While the benefits of transparency, security, and confidentiality are all extremely important, healthcare providers must still ensure that the efficiency of the system is not compromised. This is especially important today as the entire world becomes more and more digitized and as the resources that healthcare providers have to work with are more limited. The development of more streamlined processes and the use of technology should not come at the expense of cutting corners or making unsafe decisions. The following are some of the ways that healthcare providers can ensure that efficiency is not compromised while also implementing more technological advancements:
- Ethical Hacking and Penetration Testing
- Security In The Cloud – A Risk Analysis
- The Top 8 Technologies That Will Define 2021
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- How to Choose a Data Protection Strategy For Your Business
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- Guide to Data Security in the Healthcare Industry
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- Medical Records Are Going Digital! Here’s How to Keep Your Patients Coming Back For More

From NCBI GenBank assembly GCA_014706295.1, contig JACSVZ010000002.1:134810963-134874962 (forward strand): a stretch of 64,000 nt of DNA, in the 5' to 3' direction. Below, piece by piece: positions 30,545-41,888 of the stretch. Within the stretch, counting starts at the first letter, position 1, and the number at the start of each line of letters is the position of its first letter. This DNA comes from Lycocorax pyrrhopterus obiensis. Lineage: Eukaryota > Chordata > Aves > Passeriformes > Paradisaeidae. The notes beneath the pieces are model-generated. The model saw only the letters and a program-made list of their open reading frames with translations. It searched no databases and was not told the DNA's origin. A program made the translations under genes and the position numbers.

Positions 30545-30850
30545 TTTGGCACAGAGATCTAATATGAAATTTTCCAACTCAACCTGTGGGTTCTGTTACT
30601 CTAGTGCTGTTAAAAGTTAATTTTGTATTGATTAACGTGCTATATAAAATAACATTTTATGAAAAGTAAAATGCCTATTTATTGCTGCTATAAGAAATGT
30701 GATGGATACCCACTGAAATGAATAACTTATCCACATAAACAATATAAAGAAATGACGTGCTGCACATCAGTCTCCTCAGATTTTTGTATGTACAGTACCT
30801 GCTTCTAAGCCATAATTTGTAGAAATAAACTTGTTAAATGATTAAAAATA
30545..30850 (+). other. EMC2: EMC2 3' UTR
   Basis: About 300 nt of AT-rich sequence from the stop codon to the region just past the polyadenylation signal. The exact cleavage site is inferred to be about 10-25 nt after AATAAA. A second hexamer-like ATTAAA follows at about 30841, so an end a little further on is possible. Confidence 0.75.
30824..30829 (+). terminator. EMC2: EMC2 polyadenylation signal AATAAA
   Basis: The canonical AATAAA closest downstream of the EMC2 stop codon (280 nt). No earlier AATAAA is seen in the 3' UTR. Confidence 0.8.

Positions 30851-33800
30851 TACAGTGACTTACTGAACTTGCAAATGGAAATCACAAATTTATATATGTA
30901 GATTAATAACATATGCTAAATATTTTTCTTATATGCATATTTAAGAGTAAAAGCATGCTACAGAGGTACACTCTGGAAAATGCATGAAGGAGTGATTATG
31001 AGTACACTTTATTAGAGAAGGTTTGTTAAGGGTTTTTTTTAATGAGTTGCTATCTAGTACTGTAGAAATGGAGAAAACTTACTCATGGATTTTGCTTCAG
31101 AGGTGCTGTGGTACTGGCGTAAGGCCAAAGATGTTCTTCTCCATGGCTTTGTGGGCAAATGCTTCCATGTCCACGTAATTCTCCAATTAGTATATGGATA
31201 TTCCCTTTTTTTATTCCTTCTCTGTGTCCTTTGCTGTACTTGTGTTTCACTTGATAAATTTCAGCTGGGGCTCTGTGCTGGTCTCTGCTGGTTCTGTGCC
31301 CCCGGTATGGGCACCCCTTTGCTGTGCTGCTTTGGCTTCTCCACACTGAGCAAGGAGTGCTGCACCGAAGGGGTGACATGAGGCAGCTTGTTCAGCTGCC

A Fully Distributed And Autonomous System
The ability to provide the best possible care to patients fully autonomous and without any intermediaries is yet another advantage that comes with the digitization of medical records. During the pandemic, several industries, including healthcare, have shifted gears towards a more distributed model as companies and organizations need to be closer to their customers and work with smaller teams to meet the demands of the industry and individual businesses.
Blockchain technology allows for the creation of fully distributed, autonomous healthcare communities where all participants have equal status and no one can prevent the others from accessing information or engaging in transactions. The following are some of the areas where this type of system would excel:
- Access to healthcare information
- Reduced Healthcare Costs
- Improved Patient Care
- Efficient use of healthcare resources
- Continuing Education and Lifelong Learning
- Secure, Efficient, And Confidential Record Keeping
- A Distributed Healthcare Ecosystem
- Founding A New Healthcare Practice Or Business
- Getting Started In The Healthcare Industry
The rise of the sharing economy has increased the demand for peer-to-peer healthcare, and several startups, including SaaS, have emerged to meet this demand. These companies allow for individuals to securely share medical records with each other, creating a faster, more efficient way for healthcare providers to stay connected and provide optimal patient care. Ultimately, as more and more industries shift towards a more digital model, the way we collect, store, and share information will evolve to fit the new technological reality.